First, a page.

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386th hand selected for largest amphibious invasion

D-day was the largest amphibious invasion in history, with more than 4,000 ships, 11,000 warplanes and 156,000 Allied troops. More than 4,400 Allied troops died that day.

The Martin B-26 Marauder can be identified as a B-26B-15-MA by the serial number 131606 painted on the tail, and as an aircraft of the 553rd Bombardment Squadron, 386th Bombardment Group by the two letter squadron code AN. Here it is seen dropping its bombs over a German airfield in France. (Courtesy photo)

SOUTHWEST ASIA -- Just as the 386th Air Expeditionary Wing has a significant role in today’s mission, their storied history began during World War II. On Tuesday, June 6, 1944, Allied forces landed on the beaches in Nazi-occupied Normandy, France in one of World War II’s most ambitious operations, nearly 73 years ago.

D-day was the largest amphibious invasion in history, with more than 4,000 ships, 11,000 warplanes and 156,000 Allied troops. More than 4,400 Allied troops died that day.

The 386th medium Bombardment Group and their Martin B-26 Marauder warplanes took part in the invasion from June 6, 1944, through July 24, 1944.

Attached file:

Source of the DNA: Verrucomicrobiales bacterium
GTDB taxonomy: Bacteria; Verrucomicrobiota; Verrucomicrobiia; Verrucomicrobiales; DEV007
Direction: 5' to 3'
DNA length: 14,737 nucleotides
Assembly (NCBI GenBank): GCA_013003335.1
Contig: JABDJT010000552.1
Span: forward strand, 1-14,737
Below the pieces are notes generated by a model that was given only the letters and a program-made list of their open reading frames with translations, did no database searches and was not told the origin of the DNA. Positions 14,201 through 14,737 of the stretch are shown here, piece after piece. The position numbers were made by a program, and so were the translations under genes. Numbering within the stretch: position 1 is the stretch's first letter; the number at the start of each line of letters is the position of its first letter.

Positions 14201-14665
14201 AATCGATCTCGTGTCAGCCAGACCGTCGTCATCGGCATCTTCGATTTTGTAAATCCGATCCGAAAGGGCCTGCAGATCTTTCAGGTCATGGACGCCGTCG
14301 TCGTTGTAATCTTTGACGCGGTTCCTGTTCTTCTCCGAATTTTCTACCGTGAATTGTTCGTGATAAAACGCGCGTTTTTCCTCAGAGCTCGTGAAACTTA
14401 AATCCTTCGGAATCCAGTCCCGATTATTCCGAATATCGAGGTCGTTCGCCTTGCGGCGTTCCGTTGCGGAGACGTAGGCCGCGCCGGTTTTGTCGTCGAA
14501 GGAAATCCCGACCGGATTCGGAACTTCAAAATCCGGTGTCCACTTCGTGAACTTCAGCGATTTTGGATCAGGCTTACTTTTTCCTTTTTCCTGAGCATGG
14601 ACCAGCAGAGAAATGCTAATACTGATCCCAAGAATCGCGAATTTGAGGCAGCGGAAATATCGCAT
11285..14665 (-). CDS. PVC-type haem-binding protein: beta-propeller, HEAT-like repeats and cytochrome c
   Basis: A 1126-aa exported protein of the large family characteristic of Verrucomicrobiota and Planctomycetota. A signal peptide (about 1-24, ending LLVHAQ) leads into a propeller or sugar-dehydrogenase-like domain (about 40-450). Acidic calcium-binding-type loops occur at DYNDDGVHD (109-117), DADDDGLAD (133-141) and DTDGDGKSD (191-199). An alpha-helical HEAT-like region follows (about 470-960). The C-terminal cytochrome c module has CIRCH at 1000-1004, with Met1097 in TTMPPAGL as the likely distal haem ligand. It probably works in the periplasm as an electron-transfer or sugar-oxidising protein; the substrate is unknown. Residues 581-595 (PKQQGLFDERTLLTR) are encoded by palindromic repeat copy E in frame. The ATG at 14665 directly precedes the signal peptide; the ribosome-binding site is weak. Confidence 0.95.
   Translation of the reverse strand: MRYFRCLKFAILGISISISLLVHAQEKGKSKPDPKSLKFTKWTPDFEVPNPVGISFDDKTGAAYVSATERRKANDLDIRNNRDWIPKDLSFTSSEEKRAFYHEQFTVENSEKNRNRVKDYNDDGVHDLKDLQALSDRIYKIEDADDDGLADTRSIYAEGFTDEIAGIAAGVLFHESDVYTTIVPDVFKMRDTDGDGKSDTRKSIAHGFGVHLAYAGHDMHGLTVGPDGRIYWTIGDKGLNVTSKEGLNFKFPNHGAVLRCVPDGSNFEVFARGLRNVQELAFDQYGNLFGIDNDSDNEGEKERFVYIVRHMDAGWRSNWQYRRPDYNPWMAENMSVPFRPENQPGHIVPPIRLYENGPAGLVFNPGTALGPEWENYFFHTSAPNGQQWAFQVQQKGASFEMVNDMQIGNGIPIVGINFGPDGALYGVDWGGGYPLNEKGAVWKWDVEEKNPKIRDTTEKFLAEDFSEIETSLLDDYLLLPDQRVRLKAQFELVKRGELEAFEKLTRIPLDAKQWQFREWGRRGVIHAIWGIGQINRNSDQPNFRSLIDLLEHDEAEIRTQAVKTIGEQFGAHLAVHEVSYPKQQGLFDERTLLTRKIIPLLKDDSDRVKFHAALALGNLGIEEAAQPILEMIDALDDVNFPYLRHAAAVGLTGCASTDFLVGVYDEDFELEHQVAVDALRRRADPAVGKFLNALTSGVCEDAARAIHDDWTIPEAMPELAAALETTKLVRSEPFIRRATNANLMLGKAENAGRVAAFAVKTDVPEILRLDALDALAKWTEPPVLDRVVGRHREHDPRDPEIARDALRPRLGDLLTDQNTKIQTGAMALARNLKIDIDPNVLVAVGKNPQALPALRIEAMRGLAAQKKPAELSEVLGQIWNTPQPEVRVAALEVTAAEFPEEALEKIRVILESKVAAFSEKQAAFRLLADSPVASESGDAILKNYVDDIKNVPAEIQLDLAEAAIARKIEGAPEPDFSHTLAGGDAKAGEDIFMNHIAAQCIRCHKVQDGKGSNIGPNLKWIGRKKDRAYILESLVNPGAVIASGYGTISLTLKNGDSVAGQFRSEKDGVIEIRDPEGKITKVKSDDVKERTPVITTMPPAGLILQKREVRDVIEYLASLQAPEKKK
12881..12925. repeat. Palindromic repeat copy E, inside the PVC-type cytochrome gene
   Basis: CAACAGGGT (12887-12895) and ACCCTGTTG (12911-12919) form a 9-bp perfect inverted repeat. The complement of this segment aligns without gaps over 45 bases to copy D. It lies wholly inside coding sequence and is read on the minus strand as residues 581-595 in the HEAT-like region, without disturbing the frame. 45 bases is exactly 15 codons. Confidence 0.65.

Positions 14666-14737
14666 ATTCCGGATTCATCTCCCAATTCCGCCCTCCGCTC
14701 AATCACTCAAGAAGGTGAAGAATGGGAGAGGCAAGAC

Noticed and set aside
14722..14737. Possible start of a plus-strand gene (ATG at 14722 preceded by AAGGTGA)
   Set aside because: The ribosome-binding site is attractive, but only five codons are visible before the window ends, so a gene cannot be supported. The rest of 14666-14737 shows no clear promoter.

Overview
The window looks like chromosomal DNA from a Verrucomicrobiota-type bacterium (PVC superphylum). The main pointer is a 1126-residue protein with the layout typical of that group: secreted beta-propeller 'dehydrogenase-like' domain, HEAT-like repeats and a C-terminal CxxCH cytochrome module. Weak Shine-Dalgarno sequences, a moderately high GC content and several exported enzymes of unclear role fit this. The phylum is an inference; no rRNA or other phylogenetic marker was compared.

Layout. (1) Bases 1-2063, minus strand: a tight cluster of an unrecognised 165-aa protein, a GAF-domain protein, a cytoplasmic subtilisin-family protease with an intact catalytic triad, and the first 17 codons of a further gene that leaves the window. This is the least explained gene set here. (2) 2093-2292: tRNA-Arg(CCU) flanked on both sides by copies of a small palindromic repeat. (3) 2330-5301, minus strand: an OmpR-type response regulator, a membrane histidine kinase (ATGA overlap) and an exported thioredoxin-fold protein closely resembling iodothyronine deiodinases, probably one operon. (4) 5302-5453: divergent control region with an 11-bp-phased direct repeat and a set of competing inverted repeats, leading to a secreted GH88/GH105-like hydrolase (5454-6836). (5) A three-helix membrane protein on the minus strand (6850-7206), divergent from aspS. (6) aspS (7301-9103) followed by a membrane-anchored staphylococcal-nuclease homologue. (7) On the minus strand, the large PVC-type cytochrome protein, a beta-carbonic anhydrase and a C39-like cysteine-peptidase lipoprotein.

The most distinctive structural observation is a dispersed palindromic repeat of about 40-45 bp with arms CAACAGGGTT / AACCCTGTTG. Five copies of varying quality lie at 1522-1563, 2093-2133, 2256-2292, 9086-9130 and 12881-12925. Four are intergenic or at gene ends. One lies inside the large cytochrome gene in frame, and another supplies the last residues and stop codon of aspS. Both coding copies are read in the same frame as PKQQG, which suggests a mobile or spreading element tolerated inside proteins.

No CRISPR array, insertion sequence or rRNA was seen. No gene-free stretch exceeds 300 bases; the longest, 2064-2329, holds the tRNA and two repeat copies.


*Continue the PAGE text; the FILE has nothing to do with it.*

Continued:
Gen. Omar Bradley, First Army commander, selected this group for an interesting and intricate task. Most Marauder groups were assigned to bombing enemy defensive concentrations on the beaches. This group was selected to be the last formation of bombers to bomb before the first assault troops swathed the beach that day.

The 386th was hand selected for this job by Bradley, who had studied bombing patterns and bombing accuracy for several months prior to the invasion. The concentrated patterns and high record of accuracy maintained by the group over months of bombing earned them this high honor and great responsibility.

In the 48 days of this campaign, the group mounted 44 missions, averaging almost one mission a day. Their efforts contributed to providing Gen. George Patton, Third Army commander, and his tanks a canvas to successfully sweep across France breaking the Nazi’s strong hold.

D-Day, which had the codename Operation Overlord, reversed the course of World War II, and set the stage for the liberation of Europe and Germany from the Nazis.

The confidence of higher headquarters was well placed, although the bombing was inevitably done at altitudes as low as 2,000 feet due to poor weather prevailing, the group’s bombs were right on their targets.
Throughout the Normandy campaign, the group attacked 43 targets, 1,376 aircraft, and dropped 2,375 tons of bombs. The cost to the group was five aircraft lost and 195 of its planes battle damaged.

The D-Day landings of June 6, 1944, were one of the most significant moments of World War II, and marked the point when the combined military force of the Western allies finally went head to head with Germany.

The 386th Air Expeditionary Wing’s history of excellence during war is a great example of their dedication and what they bring to the fight.

The 386th was instrumental in the success of six major campaigns during World War II including Normandy and all members of the group assigned for duty were awarded the Bronze Battle Star to the Eastern Theater Offensive ribbon.